Burton calls for the introduction of ‘living wage’ when economy improves

Minister to publish proposals for occupational pension scheme

Minister for Social Protection Joan Burton said there was scope for the introduction of a "living wage'' when the economy recovered.

“A living wage would be higher than the minimum wage and would provide the income necessary to meet basic needs, including housing and healthcare, on top of items such as food and heating,” she said.

Its gradual phasing in should start on a voluntary basis, with buy-in from employers.

Ms Burton also said there should be tax relief for low-income and middle-income earners when the public finances allowed.


In the coming months, she said, she would publish a road map for the introduction of a comprehensive occupational pension scheme. "Fewer than 51 per cent of people in employment, aged 20 to 69, have pension coverage and this number is decreasing."

'Vicious circle'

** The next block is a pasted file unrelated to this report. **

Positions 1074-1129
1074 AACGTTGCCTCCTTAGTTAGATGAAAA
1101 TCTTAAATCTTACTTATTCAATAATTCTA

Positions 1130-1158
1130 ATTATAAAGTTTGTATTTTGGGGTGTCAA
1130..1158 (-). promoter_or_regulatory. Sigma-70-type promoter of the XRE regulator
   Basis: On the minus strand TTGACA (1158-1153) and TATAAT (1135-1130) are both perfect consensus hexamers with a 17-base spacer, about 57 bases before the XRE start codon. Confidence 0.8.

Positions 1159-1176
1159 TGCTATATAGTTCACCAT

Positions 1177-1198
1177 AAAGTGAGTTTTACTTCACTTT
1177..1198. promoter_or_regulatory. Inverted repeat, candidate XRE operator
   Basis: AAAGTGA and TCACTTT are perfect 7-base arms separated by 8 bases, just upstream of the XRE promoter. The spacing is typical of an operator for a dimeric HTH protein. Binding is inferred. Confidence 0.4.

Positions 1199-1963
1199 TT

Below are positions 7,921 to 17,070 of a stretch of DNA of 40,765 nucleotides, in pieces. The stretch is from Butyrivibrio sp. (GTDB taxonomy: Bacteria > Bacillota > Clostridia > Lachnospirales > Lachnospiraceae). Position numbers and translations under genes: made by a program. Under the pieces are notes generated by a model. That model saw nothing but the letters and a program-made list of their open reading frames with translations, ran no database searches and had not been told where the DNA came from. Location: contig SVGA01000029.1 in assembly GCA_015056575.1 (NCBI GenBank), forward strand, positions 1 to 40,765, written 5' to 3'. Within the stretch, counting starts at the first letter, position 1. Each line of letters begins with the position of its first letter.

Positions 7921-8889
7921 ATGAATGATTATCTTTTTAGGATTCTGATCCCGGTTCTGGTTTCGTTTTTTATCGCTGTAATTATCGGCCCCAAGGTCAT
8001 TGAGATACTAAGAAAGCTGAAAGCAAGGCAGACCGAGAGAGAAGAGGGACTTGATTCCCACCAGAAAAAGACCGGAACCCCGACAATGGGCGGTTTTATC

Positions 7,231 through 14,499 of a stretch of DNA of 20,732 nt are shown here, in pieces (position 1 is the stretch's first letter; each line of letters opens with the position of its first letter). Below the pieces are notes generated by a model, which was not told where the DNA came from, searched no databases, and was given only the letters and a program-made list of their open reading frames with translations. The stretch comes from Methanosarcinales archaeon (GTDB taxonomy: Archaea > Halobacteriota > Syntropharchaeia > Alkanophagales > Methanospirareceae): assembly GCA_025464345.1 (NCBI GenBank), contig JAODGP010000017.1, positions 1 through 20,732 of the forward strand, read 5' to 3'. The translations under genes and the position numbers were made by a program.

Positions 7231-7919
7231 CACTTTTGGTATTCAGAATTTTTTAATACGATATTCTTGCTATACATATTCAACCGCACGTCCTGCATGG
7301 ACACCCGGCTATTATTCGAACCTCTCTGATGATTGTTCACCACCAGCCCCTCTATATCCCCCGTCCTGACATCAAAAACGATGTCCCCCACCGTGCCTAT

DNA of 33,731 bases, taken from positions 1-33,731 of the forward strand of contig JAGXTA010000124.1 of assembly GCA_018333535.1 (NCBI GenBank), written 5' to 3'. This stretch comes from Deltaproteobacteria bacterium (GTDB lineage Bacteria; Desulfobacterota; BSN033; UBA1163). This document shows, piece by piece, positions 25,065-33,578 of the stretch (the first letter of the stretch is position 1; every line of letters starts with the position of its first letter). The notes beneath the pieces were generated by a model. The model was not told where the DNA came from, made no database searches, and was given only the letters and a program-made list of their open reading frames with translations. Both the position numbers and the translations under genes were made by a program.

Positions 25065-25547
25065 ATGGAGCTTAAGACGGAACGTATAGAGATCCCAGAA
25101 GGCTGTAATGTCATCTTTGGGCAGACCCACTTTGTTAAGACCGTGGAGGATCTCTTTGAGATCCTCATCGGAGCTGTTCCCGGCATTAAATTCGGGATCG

The Minister said in June 2012, euro zone leaders had affirmed that it was imperative to break the "vicious circle'' between bank and sovereign debt, and examine Ireland's situation in that regard.

“We will continue to push for that agreement to be honoured and for a wider deal on that debt, in particular through the potential use of the European Stability Mechanism for bank recapitalisation.”

The Minister was speaking during a debate on the Government’s priorities for the year ahead.

Taoiseach Enda Kenny said the past year had been good for jobs, with 61,000 jobs created, more than 1,000 a week, representing the fastest employment growth rate in Europe.

"Underpinning recent progress has been our continued responsible management of the public finances throughout 2013, which has seen our deficit continue to fall."

Full employment
Tánaiste Eamon Gilmore said that, having achieved the goal of exiting the bailout, the Government must now focus on its next objective of full employment.

Michael O'Regan

Michael O'Regan

Michael O’Regan is a former parliamentary correspondent of The Irish Times